Lots of Talk, But No Action Yet on Regulating Fantasy Sports
Daily fantasy sports leagues were in the spotlight Monday as the Assembly Tourism, Gaming and the Arts committee took testimony from industry stakeholders as well as those who think the leagues need to be regulated.
There was no action taken on any legislation. The panel’s chairman said after speaking with people from Gov. Chris Christie’s office it was decided nothing would be done until an appeals court hears a case in April to determine if the leagues are in fact a form of gambling.
“In some states they believe it shutting it down,” said Assemblyman Ralph Caputo (D-Belleville), chairman of the committee. “In other states they believe in regulating it. We’re not coming to any conclusions about the situation at this point.”
The assemblyman said it’s very hard to understand how daily fantasy sports isn’t considered gambling, but that’s a question for federal law. Caputo felt lawmakers in New Jersey have to be concerned about the leagues being unregulated, especially when there are questions about the integrity of the corporations running them.
“It’s still in flux in terms of whether this is gaming or a game of skill. We need to determine how do we protect the public and have a game of integrity,” Caputo explained. “We do know the State of New Jersey is not at this point getting any tax revenue out of this industry.”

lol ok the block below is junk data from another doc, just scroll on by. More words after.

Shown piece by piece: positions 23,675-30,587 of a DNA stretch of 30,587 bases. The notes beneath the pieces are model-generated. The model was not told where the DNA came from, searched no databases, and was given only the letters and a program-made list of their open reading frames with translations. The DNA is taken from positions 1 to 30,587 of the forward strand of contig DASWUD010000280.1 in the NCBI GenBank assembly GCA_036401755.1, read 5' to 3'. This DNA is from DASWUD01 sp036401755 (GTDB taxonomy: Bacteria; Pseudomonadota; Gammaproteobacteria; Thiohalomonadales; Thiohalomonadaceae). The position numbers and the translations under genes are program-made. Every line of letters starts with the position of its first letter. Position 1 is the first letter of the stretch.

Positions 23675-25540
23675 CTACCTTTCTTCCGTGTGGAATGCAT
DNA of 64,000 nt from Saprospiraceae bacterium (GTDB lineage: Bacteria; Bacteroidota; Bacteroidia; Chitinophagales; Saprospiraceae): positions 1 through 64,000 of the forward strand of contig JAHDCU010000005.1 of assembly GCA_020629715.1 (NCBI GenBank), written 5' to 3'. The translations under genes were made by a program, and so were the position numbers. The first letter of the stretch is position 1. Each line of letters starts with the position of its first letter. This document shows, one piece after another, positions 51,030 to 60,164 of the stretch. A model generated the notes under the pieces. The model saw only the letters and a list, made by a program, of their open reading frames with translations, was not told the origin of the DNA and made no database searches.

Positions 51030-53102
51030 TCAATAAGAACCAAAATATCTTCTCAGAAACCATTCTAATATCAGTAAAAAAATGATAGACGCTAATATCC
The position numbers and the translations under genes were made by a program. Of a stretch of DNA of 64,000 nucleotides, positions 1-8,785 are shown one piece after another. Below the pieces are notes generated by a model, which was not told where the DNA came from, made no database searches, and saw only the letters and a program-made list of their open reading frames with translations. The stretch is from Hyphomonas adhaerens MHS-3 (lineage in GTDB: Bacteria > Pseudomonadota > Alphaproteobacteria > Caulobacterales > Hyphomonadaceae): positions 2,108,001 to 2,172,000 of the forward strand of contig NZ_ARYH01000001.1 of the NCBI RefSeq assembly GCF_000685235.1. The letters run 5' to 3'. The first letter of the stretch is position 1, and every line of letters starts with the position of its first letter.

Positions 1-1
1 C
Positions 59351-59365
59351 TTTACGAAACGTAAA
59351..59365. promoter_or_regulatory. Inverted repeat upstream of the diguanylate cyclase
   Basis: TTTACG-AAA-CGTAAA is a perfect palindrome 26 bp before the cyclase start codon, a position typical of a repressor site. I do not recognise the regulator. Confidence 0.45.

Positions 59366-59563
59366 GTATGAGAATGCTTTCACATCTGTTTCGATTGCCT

The daily fantasy leagues absolutely could be regulated by the government said Greg Bordelon who specializes in constitutional law as a professor at Monmouth University. There was a concern that if the leagues are determined by the courts to be gambling, regulation wouldn’t be enough. A constitutional amendment could be needed because it would mean gambling outside out of Atlantic City.
The leagues are not gambling insisted Jeremy Kudon, an attorney with Orrick, Herrington & Sutcliffe. He testified on behalf of Draft Kings, Fan Duel and the Fantasy Sports Trade Assoc.
“It’s a form of entertainment, entertainment not gambling that gives them a deeper appreciation for the sports that they love,” said Kudon. “Winning and losing doesn’t come down to spin of the wheel, the roll of the dice or the turn of the card. In other words, chance is not a material element.”
Winning or losing comes down the amount of time, research and experience a player has and that’s known as skill Kudon said.
Kevin McArdle has covered the State House for New Jersey 101.5 news since 2002. Contact him at firstname.lastname@example.org. Follow him on twitter at @kevinmcardle1.